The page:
Back to Journals » Journal of Blood Medicine » Volume 10

Treatment Options For Relapsed/refractory Systemic Light-Chain (AL) Amyloidosis: Current Perspectives

Authors Sarosiek S, Sanchorawala V

Received 19 September 2019

Accepted for publication 16 October 2019

Published 23 October 2019 Volume 2019:10 Pages 373—380

DOI https://doi.org/10.2147/JBM.S183857

Checked for plagiarism Yes

Review by Single-blind

Peer reviewer comments 3

Editor who approved publication: Dr Martin H Bluth


Shayna Sarosiek, Vaishali Sanchorawala

Amyloidosis Center, Boston University School of Medicine and Boston Medical Center, Boston, MA, USA

Correspondence: Shayna Sarosiek; Vaishali Sanchorawala
Amyloidosis Center, Boston University School of Medicine and Boston Medical Center, 820 Harrison Ave, FGH Building – 1, Boston, MA 02118, USA
Tel +1617-637-7011
Fax +1617-414-1831
Email Shayna.Sarosiek@bmc.org; Vaishali.Sanchorawala@bmc.org

Abstract: Systemic immunoglobulin light chain (AL) amyloidosis is a disorder characterized by the production of clonal serum free light chains that misfold, aggregate, and deposit in vital organs. Treatment of this disease is typically targeted at the abnormal plasma cell clone in the bone marrow which is the source of the amyloidogenic light chain. First-line therapies in this disease are well established, but in the relapsed or refractory setting, there are many treatment options, including immunomodulatory agents, proteasome inhibitors, alkylating agents, and monoclonal antibodies. Decisions regarding treatment choice should be made by a multidisciplinary team with consideration of the patient’s functional status, disease stage, degree of organ dysfunction, and potential treatment toxicities. Herein we review the current treatment options available for patients with relapsed or refractory AL amyloidosis.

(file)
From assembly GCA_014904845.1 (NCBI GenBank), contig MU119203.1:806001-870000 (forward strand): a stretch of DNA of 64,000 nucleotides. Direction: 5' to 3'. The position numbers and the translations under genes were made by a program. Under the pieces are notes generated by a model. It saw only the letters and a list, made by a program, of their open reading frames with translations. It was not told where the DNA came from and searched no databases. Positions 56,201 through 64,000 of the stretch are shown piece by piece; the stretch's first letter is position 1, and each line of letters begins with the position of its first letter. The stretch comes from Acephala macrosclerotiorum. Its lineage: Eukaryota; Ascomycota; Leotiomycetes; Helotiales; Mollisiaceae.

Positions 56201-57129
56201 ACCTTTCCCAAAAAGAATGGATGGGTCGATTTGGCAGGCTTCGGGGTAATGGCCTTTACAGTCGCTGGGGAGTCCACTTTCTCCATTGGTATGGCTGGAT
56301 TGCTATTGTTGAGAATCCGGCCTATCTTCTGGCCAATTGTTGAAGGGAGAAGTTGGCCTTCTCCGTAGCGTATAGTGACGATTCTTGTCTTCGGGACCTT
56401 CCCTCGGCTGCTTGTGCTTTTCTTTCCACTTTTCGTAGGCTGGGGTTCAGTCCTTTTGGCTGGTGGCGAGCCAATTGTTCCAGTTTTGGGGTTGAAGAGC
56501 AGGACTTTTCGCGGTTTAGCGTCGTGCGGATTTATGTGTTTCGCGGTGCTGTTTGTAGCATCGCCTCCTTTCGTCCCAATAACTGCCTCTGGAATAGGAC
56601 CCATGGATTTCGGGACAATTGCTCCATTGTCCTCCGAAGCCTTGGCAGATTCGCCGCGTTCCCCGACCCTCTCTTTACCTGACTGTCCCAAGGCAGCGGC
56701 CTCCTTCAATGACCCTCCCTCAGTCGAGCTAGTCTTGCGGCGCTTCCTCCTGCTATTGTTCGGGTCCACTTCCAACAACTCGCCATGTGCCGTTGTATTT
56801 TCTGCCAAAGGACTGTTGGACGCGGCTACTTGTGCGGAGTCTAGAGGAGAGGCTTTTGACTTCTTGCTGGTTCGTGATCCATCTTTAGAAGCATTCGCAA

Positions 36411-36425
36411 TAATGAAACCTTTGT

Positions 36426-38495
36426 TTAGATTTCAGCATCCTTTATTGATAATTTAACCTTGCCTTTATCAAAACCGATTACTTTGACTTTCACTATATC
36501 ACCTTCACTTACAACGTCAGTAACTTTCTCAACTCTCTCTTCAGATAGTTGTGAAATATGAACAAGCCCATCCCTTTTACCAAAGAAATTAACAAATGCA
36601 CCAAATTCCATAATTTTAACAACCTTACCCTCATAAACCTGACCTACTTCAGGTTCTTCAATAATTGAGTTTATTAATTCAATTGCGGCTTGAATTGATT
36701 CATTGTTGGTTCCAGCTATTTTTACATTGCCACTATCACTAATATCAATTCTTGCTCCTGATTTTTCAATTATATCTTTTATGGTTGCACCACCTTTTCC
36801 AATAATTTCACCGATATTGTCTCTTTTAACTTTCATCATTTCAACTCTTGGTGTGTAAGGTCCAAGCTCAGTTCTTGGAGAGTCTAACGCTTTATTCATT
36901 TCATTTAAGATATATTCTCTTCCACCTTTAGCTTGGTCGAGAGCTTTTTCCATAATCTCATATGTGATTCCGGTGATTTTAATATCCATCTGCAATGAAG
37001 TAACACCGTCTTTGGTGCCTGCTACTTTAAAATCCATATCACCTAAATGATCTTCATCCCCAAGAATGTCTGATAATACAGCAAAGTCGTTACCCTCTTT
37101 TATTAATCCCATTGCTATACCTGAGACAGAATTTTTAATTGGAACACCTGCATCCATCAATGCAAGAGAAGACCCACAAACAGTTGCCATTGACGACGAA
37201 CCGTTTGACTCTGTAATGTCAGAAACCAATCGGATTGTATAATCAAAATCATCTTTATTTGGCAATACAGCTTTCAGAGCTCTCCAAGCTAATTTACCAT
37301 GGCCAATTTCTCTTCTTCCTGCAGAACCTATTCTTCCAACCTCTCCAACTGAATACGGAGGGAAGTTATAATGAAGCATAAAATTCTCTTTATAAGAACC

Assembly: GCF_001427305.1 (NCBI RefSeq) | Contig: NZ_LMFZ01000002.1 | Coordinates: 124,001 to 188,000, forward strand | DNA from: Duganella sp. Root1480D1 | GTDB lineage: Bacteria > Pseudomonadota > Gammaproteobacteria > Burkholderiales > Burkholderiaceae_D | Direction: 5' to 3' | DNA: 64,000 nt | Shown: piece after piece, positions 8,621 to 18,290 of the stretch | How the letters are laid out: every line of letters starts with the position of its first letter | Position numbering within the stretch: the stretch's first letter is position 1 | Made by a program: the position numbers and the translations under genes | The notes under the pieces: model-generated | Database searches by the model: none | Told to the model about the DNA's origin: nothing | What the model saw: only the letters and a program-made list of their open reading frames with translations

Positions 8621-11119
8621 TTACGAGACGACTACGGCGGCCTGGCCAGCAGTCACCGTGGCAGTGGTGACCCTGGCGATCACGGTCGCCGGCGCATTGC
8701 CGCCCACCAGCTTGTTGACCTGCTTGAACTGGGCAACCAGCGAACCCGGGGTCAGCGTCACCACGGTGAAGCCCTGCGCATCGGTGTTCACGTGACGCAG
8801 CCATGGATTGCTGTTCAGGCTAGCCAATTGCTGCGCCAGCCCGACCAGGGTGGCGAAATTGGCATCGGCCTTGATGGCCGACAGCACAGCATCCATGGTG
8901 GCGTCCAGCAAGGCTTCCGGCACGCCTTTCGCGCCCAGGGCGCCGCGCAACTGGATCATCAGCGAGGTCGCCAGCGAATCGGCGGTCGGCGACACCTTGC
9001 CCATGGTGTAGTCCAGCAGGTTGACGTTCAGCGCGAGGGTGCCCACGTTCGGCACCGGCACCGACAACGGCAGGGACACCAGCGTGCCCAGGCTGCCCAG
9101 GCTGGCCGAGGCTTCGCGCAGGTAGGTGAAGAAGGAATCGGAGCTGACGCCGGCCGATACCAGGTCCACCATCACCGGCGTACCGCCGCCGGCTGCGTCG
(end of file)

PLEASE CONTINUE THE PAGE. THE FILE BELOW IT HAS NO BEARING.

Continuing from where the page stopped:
Keywords: AL amyloidosis, light chain amyloidosis, relapsed, refractory

Creative Commons License This work is published and licensed by Dove Medical Press Limited. The full terms of this license are available at https://www.dovepress.com/terms.php and incorporate the Creative Commons Attribution - Non Commercial (unported, v3.0) License. By accessing the work you hereby accept the Terms. Non-commercial uses of the work are permitted without any further permission from Dove Medical Press Limited, provided the work is properly attributed. For permission for commercial use of this work, please see paragraphs 4.2 and 5 of our Terms.

Download Article [PDF]  View Full Text [HTML][Machine readable]